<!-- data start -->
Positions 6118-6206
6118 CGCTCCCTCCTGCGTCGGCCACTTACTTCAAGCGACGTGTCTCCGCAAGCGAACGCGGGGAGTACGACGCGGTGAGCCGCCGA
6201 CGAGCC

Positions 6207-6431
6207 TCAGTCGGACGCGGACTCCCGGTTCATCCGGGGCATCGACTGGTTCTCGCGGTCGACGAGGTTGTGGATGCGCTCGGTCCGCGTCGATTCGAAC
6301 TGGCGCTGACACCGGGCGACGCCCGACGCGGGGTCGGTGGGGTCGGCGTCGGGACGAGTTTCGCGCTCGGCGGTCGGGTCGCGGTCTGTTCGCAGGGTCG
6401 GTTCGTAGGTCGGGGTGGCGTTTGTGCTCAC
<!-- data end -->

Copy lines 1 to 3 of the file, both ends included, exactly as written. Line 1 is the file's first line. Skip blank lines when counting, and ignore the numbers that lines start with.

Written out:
Positions 6118-6206
6118 CGCTCCCTCCTGCGTCGGCCACTTACTTCAAGCGACGTGTCTCCGCAAGCGAACGCGGGGAGTACGACGCGGTGAGCCGCCGA
6201 CGAGCC